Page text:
"Thinking myself in the company of a fellow truth-seeker, I decided to impress him with my views of the truth."
I lay on the ground near my home in Newark, Delaware, "just thinking" one autumn day in 1980. In the distance I saw my twin brother running down a cross-country path. I watched as he disappeared from view, and I thought of how time was separating our courses of life and of how it would eventually separate us forever. I felt sad. Does life have a purpose? I wondered. So often it seemed pointless. Cruel. Confusing. I had no answer. But I decided that if I ever came across the answer, I would live for it.
Although I grew up a Catholic and attended mass with my family every Sunday, God was a distant figure, and my Sunday excursions were a ritual I endured. So, by the time I left home for college, I had stopped going to church. I had decided I was no longer going to be a blind follower.
After two years at Black Hills State College in South Dakota, I returned home and enrolled as an art student at the University of Delaware. My grades were all right, but college was mostly another ritual. And I had no firm career plans. Some friends suggested perhaps I was asking too much from life to find "the purpose."
I read a lot of Thoreau and Whitman and took heart. They advocated the reality of individual experience and condemned conformity. I was moved by their spirit to experience life. Thoreau advised, "Live deep, and suck out all of the marrow of life." Sounded good, though he never concluded what that "marrow" was. And although Whitman was idealistic, he admitted, "I have not once had the least idea who or what I am."
One October afternoon my brother brought home some Back to Godhead magazines and a few other Krsna consciousness books. He told me he had met a shaven-headed man in robes who said that this literature contained the Absolute Truth. We both read the books and magazines, and I was immediately impressed by the depth of spiritual knowledge. What impressed me most was the well-reasoned presentation of how ordinary people can learn to live a God-centered life.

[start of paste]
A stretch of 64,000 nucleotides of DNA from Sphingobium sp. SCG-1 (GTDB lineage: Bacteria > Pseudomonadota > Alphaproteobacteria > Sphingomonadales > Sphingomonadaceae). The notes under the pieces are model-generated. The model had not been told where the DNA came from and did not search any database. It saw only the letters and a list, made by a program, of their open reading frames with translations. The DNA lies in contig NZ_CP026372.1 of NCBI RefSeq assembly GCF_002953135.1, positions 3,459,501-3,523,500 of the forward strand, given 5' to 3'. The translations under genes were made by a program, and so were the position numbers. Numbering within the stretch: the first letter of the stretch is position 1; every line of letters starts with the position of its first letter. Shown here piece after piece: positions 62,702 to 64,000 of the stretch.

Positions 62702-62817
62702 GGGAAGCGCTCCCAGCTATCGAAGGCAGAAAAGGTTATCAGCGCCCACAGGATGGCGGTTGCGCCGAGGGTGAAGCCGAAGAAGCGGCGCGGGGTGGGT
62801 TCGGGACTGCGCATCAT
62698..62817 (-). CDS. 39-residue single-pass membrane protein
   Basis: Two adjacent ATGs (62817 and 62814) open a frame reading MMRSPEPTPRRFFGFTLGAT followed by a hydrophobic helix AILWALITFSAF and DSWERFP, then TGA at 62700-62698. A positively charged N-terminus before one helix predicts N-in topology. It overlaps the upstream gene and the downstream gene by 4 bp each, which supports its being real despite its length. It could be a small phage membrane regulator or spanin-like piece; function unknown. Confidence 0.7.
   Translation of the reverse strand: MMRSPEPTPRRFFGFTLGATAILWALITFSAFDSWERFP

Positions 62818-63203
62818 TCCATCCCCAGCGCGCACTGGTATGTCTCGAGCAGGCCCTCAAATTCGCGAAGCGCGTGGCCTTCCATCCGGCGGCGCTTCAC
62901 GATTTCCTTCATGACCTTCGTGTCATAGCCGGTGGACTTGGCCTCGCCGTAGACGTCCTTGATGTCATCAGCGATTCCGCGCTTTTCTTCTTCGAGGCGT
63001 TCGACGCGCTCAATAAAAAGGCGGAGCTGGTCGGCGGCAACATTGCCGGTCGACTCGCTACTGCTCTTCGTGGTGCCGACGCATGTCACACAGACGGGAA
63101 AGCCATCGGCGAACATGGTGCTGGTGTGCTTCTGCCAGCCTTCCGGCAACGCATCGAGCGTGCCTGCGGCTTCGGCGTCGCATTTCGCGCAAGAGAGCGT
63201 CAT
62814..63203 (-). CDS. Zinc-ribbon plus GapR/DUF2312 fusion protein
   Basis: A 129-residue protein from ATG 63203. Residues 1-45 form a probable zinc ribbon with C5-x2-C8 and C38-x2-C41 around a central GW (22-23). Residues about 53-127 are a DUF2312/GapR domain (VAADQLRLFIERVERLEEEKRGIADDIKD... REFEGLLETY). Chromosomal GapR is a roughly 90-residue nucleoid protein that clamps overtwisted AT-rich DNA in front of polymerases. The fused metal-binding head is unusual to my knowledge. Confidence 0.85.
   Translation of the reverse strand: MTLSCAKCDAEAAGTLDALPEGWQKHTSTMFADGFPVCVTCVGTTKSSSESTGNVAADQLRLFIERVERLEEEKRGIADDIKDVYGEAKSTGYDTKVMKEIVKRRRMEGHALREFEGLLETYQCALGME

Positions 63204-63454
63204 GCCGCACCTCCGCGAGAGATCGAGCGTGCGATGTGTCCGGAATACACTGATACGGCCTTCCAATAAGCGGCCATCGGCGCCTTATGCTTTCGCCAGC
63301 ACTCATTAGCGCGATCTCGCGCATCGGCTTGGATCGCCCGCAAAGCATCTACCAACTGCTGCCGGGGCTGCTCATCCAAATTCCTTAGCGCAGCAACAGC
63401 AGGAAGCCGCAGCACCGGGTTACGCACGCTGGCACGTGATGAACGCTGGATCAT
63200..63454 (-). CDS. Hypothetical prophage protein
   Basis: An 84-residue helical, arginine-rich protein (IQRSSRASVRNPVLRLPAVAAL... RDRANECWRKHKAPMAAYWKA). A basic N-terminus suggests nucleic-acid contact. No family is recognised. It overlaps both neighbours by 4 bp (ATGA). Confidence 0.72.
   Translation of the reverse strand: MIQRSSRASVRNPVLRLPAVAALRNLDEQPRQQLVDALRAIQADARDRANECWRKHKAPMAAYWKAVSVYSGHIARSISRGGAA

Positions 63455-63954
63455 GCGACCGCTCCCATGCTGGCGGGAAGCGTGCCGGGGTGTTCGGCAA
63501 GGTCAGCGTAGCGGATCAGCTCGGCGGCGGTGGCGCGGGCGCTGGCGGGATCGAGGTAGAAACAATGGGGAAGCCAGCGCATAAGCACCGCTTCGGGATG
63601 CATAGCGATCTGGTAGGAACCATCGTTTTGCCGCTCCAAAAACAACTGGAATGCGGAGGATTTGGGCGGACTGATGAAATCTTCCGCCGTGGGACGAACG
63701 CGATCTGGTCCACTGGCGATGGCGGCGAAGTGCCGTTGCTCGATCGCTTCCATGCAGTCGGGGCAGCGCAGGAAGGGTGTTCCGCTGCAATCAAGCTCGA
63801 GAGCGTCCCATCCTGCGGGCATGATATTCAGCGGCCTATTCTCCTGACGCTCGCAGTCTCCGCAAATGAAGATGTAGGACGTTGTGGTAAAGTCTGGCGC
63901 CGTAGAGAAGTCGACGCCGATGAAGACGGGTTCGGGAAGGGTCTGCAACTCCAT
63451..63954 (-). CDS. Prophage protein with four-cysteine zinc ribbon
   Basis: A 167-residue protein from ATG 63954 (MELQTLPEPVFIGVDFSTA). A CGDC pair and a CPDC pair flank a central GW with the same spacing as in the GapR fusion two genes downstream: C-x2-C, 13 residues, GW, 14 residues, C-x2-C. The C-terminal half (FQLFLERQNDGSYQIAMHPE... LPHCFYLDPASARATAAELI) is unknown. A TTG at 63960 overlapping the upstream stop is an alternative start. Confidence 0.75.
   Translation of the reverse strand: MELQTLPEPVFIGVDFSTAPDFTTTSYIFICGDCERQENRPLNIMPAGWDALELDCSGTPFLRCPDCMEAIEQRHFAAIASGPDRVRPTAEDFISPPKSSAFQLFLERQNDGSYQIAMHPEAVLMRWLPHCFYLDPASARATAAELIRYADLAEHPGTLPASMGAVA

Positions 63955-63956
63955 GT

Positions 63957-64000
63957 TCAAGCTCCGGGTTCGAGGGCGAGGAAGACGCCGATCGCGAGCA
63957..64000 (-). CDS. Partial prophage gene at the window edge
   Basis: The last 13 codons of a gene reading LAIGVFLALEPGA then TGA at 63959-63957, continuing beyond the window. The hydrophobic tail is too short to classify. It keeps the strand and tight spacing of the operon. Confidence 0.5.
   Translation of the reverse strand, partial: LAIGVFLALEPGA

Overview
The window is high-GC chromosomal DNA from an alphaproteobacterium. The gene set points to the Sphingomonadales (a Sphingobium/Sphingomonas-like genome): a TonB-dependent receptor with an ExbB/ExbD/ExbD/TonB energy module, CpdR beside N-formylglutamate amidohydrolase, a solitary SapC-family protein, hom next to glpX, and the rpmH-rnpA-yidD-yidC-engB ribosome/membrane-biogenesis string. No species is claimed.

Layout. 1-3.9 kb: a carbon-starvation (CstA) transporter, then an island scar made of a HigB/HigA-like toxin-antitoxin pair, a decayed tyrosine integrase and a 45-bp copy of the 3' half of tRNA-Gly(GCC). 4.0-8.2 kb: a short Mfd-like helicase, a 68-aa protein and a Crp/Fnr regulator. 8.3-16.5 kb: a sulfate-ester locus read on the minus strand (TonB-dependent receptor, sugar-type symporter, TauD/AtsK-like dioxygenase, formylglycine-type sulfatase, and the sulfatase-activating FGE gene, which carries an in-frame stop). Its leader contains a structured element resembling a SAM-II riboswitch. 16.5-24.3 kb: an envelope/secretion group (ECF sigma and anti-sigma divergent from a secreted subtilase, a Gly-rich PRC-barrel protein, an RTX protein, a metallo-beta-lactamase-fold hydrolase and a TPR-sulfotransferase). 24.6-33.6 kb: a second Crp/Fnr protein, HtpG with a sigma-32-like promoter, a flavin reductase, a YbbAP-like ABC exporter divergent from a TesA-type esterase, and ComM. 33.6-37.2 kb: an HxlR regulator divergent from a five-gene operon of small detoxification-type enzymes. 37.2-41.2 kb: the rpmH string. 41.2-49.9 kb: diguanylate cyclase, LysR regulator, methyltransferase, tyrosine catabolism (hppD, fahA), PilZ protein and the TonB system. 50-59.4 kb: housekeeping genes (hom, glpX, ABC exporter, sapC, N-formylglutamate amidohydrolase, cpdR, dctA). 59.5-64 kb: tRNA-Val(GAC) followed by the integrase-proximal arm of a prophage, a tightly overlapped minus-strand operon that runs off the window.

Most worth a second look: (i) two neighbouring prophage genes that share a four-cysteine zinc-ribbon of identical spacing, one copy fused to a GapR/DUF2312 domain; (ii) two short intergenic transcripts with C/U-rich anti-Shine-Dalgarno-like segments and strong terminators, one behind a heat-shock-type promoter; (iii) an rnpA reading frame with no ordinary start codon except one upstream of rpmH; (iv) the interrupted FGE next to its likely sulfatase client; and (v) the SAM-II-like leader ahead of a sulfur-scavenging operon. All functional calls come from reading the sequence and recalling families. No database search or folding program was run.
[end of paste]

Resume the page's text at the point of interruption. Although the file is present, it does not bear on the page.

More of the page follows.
I decided to visit the nearby temple, where I met a devotee named Kalakantha dasa. I spoke with him at length and appreciated that although he was religious, he unlike other "religious" persons in my experience was not contemptuous. He treated me cordially as a guest, and during our conversation he spoke intelligently and candidly about his religious convictions. He did not stress faith without reason; rather, he backed everything he said with sound philosophical arguments.
One especially convincing point Kalakantha made was that everyone renders service to someone. The wife serves the husband, the employee serves his boss, the president serves the nation, and so on. Since it is our nature to serve, he explained, it is in our best interest to find the most rewarding person to serve. That person is God, Krsna. Serving Krsna fulfills all our desires, just as watering the root of a plant nourishes the entire plant. Krsna is the root of our existence.
Out of curiosity I asked Kalakantha what was required to join the organization. He told me of their restrictions: no gambling, no illicit sex, no intoxication, and no eating of meat, fish, or eggs. And every member must vow to chant the Hare Krsna mantraa prescribed number of times daily. I was surprised to hear of such strict principles, and I thought there must be some merit to the process. I had never heard of people living by such high standards.
When Kalakantha asked me what I wanted to do with my life. I expressed no particular ambition. I said my peers considered me unsociable, but that I couldn't conform just to please them. I found myself in a recurring quandary: whether or not to pursue interacting with others. Kalakantha could understand my predicament, and he explained that helping people to understand their real identity as eternal souls was a worthy reason to pursue relationships. This made sense to me. I was impressed that he didn't look down on me for my unsociable tendencies. Rather, he stated indirectly that without pursuing knowledge of self-realization, social exchanges were inconsequential; they were largely just forums for ego gratification.
Kalakantha introduced me to the Hare Krsna maha-mantra: Hare Krsna, Hare Krsna, Krsna Krsna, Hare Hare/ Hare Rama, Hare Rama, Rama Rama, Hare Hare. Although the philosophy of Krsna consciousness interested me, this aspect of it seemed superfluous. I knew a little about mantras, and I knew that they supposedly made one more energetic, proficient, and enthusiastic about whatever one aspired for. But I was doubtful. Besides, I didn't know for sure what was really worth aspiring for. Onemantra meditation group I had already visited wanted $150 for my "personal mantra." But Kalakantha offered me the Hare Krsna mantra free.
He explained that the chanting of the Hare Krsna mantra was the primary means for reviving our dormant God consciousness. We already have a relationship with God, he said, but we have forgotten it. By chanting Hare Krsna, we purify our consciousness and reawaken our original knowledge of God. This was a new concept to me, but it seemed a higher ambition than using a mantra to increase one's prowess.
We then entered a room where there were musical instruments. Kalakantha played a harmonium (a hand-pumped organ) and sang the Hare Krsna mantra, while I responded: Hare Krsna, Hare Krsna, Krsna Krsna, Hare Hare/ Hare Rama, Hare Rama, Rama Rama, Hare Hare. I appreciated my host's ear for music, but it was the sincerity of his chanting that impressed me most: it was not a performance, but glorification of the Supreme Lord.